United States District Court, W.D. Kentucky, Louisville
FREDDIE LEE DOWNER, JR. PLAINTIFF
MARK BOLTON et al., DEFENDANTS
MEMORANDUM OPINION AND ORDER
Charles R. Simpson III, Senior Judge.
a pro se civil rights action brought by a pretrial
detainee pursuant to 42 U.S.C. § 1983. The Court has
granted Plaintiff leave to proceed in forma
pauperis. This matter is before the Court for screening
of Plaintiff's amended complaint pursuant to 28 U.S.C.
§ 1915A. For the reasons set forth below, this action
will be allowed to proceed in part and dismissed in part.
a pretrial detainee at the Louisville Metro Department of
Corrections (LMDC), initiated this action by filing a
complaint against LMDC Director Mark Bolton in his official
capacity; the LMDC “Classification” Department;
Medical Service “Healthcare CCS”; and the
University of Louisville Hospital.
complaint, Plaintiff alleges that he has been diagnosed with
bipolar paranoid schizophrenia. He further alleges that this
mental illness caused him to jump out of a building one year
ago and break multiple bones in his back and suffer from two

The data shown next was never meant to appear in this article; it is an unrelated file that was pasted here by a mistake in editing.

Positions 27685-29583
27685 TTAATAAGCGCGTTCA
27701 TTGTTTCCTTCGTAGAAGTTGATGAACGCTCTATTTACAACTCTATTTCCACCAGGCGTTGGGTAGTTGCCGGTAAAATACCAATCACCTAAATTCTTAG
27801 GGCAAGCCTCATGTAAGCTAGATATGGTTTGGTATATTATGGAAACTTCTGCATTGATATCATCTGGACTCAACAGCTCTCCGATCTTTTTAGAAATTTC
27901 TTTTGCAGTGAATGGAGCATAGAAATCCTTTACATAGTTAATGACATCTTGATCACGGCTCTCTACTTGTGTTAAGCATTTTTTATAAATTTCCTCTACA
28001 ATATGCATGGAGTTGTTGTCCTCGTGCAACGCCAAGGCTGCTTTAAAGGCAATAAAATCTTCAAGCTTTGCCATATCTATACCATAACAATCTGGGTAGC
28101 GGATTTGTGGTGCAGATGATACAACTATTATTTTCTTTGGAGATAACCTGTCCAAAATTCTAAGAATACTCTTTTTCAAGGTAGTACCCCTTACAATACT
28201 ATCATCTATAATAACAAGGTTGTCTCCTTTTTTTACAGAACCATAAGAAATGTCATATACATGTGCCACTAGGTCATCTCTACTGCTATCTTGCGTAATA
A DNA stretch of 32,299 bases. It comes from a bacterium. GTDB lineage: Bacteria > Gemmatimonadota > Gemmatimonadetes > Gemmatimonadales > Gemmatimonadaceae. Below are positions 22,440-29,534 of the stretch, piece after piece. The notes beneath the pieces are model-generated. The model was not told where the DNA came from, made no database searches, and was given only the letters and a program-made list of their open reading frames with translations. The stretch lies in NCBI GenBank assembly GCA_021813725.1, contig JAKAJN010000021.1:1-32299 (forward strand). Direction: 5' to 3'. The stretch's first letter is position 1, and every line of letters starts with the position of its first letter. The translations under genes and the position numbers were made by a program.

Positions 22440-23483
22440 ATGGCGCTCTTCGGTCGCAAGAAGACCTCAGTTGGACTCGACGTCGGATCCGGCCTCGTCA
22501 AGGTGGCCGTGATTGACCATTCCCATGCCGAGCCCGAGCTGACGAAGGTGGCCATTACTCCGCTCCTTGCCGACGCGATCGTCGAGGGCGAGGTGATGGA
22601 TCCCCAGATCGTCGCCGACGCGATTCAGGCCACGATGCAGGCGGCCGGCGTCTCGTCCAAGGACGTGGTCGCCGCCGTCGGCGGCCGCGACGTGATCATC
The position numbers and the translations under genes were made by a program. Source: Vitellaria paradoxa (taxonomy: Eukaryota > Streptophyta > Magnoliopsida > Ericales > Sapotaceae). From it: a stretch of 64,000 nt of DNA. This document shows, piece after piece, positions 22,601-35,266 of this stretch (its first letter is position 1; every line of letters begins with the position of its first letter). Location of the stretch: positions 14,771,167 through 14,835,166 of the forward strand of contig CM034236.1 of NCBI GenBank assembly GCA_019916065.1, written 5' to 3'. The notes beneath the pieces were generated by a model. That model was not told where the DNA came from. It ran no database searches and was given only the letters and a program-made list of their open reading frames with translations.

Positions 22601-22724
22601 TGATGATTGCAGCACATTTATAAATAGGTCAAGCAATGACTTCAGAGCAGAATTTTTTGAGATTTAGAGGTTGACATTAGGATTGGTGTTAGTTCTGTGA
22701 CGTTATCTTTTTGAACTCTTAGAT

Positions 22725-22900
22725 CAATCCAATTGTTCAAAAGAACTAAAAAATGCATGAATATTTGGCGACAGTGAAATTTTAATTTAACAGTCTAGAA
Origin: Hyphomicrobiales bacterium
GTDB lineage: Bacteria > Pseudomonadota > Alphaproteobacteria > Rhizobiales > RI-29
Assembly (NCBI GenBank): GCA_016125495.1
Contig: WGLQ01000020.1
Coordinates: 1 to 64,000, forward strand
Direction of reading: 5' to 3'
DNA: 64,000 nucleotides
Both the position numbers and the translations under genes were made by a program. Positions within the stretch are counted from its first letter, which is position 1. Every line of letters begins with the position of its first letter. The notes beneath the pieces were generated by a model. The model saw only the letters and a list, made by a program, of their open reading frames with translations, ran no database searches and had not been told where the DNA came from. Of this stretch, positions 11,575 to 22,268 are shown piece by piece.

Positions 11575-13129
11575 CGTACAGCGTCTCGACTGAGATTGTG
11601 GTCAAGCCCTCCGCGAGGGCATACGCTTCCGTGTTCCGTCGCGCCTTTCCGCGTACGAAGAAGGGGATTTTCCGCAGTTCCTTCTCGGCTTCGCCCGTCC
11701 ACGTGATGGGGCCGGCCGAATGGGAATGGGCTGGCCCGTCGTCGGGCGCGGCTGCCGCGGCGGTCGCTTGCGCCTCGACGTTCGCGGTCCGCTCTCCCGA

brain bleeds and a collapsed lung. Plaintiff states that as a
result of his “classification” at LMDC, he was
placed in a “high behavior dorm” instead of in a
“mental health dorm.” Plaintiff further alleges
that he told both officers and doctors that he feared for his
life and needed to be placed in the “mental health
dorm.” Plaintiff then states that, on May 1, 2017, he
got into an altercation with another inmate and was charged
with assault. Plaintiff claims that this incident could have
been prevented if he had been on the “right floor and
been administered the proper medication.” Plaintiff
further states that he is now in a single cell for 23 hours a
day and that he hears voices and has suicidal thoughts. He